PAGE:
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The Little Chimney Stack That Refused to Be Knocked Down

The demolition of a 175-foot-tall smokestack in Washington state experiences a slight hiccup.

Sometimes demolition projects go smoothly, like the surgical takedown of a St. Louis County bridge or the instant improvement of a notorious Glasgow slum. And sometimes there are hiccups, as was the case with a surprisingly strong chimney tower in Port Angeles, Washington.

The 175-foot-tall stack jutted like a concrete redwood above the grounds of Peninsula Plywood, a former milling operation that went out of business in 2011. The city wants that land cleared for a new marine project, so on Monday it sent in a demolition crew from Wallace Technical Blasting, a company that seems fairly good at KO'ing big structures.

Workers lined the base of the 72-year-old tower with explosives to ease it into falling in a safe direction. Under the gray skies of a typical Washington afternoon, they triggered the blast and... well, just watch this:

The problem was that the calculations for placing the explosives were slightly off, causing the 1,000-ton stack to weaken in the wrong direction. The result was that the tower shuddered and bled thick torrents of smoke and then seemed to hunker down for the long haul. The whole process was filmed by The Peninsula Daily News; head on over to the paper's Vimeo page for wonderful high-def footage of the non-toppling.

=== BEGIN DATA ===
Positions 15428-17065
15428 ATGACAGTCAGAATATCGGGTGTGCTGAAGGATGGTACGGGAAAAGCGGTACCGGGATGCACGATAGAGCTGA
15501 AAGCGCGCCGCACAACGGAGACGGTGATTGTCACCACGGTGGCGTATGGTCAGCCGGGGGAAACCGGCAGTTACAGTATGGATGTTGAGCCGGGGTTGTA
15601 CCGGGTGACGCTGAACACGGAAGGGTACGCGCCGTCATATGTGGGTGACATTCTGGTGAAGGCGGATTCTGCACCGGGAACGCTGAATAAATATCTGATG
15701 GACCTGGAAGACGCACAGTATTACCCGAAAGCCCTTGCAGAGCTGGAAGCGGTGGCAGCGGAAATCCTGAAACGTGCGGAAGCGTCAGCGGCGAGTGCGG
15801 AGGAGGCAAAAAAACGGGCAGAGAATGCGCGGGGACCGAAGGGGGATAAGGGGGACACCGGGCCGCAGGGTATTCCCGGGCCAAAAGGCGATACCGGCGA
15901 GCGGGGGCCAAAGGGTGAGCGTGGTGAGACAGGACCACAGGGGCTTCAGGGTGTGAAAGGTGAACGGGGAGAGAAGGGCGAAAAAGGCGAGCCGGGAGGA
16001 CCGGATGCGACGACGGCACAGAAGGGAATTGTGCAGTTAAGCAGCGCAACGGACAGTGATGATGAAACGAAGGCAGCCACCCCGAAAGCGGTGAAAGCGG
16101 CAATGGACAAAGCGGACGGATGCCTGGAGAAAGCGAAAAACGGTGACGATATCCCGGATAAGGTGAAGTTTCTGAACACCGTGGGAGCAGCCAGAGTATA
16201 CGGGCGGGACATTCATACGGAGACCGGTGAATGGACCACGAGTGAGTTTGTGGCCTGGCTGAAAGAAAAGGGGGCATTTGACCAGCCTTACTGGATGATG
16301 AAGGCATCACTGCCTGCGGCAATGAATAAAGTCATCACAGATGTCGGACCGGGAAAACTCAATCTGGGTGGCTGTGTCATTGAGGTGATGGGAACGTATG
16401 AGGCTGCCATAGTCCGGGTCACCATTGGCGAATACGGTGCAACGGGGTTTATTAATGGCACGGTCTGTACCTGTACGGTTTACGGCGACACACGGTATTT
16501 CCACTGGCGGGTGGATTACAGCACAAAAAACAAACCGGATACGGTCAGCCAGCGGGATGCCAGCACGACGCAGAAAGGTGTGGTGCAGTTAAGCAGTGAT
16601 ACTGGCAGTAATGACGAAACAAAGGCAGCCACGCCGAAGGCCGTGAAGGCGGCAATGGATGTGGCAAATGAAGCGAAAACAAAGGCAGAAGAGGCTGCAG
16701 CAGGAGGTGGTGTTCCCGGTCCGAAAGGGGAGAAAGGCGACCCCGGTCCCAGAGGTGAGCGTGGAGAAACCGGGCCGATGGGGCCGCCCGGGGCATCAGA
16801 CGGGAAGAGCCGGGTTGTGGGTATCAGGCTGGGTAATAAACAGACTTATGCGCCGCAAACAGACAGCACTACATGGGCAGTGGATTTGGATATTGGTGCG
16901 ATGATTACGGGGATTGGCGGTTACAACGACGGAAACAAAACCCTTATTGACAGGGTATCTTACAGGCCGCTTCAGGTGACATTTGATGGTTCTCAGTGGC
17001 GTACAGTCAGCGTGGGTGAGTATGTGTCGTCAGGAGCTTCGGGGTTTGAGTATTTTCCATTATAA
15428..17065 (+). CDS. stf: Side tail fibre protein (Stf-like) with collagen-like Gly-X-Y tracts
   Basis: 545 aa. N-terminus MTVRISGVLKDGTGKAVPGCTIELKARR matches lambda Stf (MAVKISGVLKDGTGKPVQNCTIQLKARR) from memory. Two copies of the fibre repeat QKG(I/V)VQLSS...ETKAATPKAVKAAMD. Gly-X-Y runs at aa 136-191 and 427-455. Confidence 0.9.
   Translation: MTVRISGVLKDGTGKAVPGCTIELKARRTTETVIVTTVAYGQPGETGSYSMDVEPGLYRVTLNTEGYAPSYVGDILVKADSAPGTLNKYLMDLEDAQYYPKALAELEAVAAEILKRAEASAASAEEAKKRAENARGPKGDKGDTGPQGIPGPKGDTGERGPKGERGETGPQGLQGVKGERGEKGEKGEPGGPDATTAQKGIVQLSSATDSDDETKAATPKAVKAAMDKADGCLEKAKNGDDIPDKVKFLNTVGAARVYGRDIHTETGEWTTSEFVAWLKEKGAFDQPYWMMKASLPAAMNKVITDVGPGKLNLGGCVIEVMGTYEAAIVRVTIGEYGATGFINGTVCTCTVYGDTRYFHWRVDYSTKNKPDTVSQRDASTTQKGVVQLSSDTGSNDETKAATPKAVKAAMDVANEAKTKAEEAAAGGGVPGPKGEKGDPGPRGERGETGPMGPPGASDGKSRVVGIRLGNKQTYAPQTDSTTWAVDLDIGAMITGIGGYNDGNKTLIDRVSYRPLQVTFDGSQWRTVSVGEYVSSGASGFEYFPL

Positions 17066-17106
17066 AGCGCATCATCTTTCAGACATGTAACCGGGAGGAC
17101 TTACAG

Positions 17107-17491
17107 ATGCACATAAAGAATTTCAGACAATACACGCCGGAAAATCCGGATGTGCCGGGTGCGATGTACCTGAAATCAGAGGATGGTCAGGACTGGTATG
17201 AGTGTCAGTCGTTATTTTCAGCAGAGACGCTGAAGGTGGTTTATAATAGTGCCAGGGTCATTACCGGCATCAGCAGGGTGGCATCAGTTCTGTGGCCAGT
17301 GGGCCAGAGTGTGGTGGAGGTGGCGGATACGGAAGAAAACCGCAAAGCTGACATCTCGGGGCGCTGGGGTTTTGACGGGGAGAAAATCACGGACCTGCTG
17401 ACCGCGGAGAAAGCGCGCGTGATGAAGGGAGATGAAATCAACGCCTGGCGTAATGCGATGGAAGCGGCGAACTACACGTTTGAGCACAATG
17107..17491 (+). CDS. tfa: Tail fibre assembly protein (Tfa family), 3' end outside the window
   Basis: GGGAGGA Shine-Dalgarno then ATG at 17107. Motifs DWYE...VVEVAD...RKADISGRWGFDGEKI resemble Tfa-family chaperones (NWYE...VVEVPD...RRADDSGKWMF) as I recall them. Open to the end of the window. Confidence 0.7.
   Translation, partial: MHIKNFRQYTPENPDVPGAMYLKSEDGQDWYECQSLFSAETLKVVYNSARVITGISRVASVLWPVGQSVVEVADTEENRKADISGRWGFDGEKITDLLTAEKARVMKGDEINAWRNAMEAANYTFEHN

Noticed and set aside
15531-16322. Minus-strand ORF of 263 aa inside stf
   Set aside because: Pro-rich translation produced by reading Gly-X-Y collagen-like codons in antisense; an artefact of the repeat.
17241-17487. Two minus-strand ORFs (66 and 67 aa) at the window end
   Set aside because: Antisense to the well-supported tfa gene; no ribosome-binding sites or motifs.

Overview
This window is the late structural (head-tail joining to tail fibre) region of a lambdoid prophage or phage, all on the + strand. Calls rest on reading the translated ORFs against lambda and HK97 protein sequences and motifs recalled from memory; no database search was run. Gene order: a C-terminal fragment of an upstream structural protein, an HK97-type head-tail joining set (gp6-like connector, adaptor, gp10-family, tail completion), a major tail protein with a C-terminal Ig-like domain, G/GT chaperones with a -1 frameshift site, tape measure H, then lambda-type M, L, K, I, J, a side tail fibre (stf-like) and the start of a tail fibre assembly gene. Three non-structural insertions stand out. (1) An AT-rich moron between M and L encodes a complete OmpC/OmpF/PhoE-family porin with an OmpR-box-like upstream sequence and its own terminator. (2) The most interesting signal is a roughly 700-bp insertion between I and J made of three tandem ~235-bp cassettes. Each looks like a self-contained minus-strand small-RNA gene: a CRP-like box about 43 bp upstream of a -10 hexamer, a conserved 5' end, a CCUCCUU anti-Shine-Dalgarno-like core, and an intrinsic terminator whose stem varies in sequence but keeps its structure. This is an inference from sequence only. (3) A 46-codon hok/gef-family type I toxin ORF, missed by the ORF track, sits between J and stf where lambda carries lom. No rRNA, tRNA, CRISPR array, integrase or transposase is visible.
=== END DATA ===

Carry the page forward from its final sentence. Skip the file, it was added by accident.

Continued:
Noting the long faces in the crowd gathered to watch stuff blow up, the demolition company's owner explained to the Daily News: "The spectators were probably pretty unhappy. But one of the first blasting instructors I ever had [told me], 'Remember: Blasting is not a spectator sport.'"

The next few hours saw people with cutting torches and power saws hacking away at the base of the chimney, which had a sort of Adamantium skeleton in the form of rebar. They then brought in a hydraulic jack, wedged it into the crater created by the blast and slooowly pushed until the stubborn tower finally gave up the ghost. The onlookers who waited around until after 6 p.m. got the show they were hoping for, with this massive beanstalk walloping the ground with the force of a million fists:

About the Author

  • John Metcalfe
    John Metcalfe is CityLab’s Bay Area bureau chief, based in Oakland. His coverage focuses on climate change and the science of cities.